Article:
Reviewed by GREG KING

Director: Leah Purcell

Stars: Leah Purcell, Rob Collins, Sam Reid, Jessica De Gouw, Malachi Dower-Roberts, Bruce Spence, Nicholas Hope.

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Loosely inspired by Henry Lawson’s classic 1892 short story The Drover’s Wife, this tough drama from writer/director Leah Purcell uses the western genre to explore more challenging and contemporary themes of race, gender, class, our colonial past, the treatment of indigenous people, women’s rights, toxic masculinity, and even domestic violence in unflinching and unsparing fashion. This is a tough film to watch though. 

The Drover’s Wife has been something of an obsession for Purcell who first took Lawson’s story and expanded on it for her award winning 2016 stage play; drawing upon her own cultural history of storytelling she expanded on the story again in 2019 for the novel, and she has now brought the story to the screen. Purcell has drawn upon her own personal history and struggles as an indigenous woman to reshape the slim narrative as a revisionist look at our colonial past. In this, the film joins those other recent films that have taken a critical view of our brutal colonial past – films like Warwick Thornton’s award winning Sweet Country, High Ground and The Nightingale

The film is set in 1893. Multi-hyphenate Purcell takes on the lead role of Molly Johnson, the resourceful and hard as nails wife of Joe Johnson, a drover who often spends months at a time herding sheep through New South Wales’ high country leaving her to maintain the family home and tend her four children. The heavily pregnant Molly lives in the family’s rustic shack in the Snowy Mountains and is protective of her family and her property. Her oldest son Danny (Malachi Dower-Roberts) has seen much in his tender years and is quite mature for his age.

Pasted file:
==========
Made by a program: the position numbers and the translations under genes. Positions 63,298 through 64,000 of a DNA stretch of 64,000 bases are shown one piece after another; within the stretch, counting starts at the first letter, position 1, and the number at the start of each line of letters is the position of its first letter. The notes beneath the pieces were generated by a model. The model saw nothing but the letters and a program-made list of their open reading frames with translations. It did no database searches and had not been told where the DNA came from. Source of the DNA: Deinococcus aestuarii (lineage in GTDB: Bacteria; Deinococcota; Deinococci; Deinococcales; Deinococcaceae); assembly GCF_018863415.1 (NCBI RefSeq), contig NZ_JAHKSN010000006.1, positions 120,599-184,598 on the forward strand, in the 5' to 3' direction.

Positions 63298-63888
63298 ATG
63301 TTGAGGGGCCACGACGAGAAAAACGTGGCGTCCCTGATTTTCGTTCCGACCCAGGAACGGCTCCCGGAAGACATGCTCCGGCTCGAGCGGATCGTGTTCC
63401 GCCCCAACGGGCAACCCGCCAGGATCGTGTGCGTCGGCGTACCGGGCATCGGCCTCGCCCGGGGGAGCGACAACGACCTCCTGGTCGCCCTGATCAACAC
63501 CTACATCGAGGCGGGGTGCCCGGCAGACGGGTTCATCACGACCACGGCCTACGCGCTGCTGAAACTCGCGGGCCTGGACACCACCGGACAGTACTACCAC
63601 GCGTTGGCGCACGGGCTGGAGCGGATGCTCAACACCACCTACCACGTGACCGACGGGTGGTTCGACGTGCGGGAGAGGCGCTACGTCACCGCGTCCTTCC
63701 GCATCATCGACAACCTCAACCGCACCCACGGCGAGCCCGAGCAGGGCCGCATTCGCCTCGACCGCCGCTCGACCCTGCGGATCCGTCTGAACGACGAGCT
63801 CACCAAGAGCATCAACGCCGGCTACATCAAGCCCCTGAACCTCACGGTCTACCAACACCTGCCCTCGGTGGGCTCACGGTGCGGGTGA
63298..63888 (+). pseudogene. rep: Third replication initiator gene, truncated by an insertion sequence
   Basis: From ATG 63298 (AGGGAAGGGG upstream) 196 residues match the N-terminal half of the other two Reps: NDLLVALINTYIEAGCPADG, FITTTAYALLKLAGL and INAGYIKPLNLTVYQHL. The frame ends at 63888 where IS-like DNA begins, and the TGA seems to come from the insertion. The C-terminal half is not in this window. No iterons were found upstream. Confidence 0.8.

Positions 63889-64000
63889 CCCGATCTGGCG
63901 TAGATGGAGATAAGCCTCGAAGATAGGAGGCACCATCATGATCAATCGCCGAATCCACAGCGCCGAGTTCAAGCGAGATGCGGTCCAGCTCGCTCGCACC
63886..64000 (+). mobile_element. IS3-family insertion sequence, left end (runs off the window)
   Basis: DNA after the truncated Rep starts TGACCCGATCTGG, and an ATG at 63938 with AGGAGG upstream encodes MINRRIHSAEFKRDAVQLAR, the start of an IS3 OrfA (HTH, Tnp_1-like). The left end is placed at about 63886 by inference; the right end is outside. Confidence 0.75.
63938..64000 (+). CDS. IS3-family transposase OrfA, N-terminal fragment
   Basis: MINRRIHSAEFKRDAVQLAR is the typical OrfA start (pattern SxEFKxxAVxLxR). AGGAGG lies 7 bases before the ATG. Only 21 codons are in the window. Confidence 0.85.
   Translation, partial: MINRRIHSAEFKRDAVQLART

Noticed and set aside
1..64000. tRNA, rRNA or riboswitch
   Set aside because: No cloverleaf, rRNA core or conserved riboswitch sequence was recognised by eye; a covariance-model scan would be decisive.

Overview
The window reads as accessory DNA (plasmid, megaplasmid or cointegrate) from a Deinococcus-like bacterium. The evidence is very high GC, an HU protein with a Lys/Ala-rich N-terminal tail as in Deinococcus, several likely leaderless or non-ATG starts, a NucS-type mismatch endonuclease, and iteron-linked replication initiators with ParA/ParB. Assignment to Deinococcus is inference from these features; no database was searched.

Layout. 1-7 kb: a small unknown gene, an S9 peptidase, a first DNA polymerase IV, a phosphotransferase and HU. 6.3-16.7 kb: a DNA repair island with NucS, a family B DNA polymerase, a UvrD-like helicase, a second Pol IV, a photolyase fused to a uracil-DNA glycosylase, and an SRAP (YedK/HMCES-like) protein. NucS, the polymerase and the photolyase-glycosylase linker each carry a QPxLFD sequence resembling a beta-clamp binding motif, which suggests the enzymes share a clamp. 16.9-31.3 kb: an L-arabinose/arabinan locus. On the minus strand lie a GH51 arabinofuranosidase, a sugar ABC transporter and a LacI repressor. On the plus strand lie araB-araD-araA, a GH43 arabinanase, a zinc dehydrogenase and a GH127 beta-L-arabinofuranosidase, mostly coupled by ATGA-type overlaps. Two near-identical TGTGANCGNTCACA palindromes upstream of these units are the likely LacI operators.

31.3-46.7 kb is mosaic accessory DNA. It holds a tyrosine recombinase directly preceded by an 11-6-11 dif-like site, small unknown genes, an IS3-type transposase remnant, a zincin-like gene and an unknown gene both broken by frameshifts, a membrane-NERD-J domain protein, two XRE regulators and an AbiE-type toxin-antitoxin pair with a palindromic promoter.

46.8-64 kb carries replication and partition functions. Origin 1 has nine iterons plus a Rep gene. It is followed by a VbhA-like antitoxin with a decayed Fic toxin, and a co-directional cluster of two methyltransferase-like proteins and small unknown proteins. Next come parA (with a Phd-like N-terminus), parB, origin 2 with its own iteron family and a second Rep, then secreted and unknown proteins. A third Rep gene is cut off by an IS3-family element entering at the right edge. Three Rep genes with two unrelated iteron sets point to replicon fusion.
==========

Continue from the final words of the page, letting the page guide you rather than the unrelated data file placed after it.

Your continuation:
Most of the male characters is this film are despicable sorts – either drunken brutes, rapists or rogues – although the newly arrived policeman Sergeant Klintoff (Sam Reid, from ‘71, etc) seems a decent sort and wrestles with his conscience as he tries to bring a semblance of law and order to this untamed outpost of Everton. Klintoff is investigating the brutal murder of a local farmer and his family. The chief suspect is a local indigenous man named Yadaka (played by Rob Collins, whom Purcell directed in Cleverman). When the wounded Yadaka stumbles onto Molly’s property she reluctantly tends his wounds and gives him refuge. Yadaka also bonds with Danny and teaches him bushcraft and how to hunt. And Yadaka’s presence brings out many guilty secrets from Molly’s own past. 

Shot largely on location in the Snowy Mountains, the film looks absolutely stunning as cinematographer Mark Wareham (Jasper Jones, etc) has captured some striking and breathtaking images of the bushland and rugged landscapes. Salliana Seven Campbell’s music score is evocative. The period detail reeks of authenticity, and the production design is superb. 

Purcell gives the material a strong central focus with her intense, stoic and feisty performance as Molly who will go to any lengths to protect her family. Newcomer Dower-Roberts is also very good and delivers a confident performance as Danny. 


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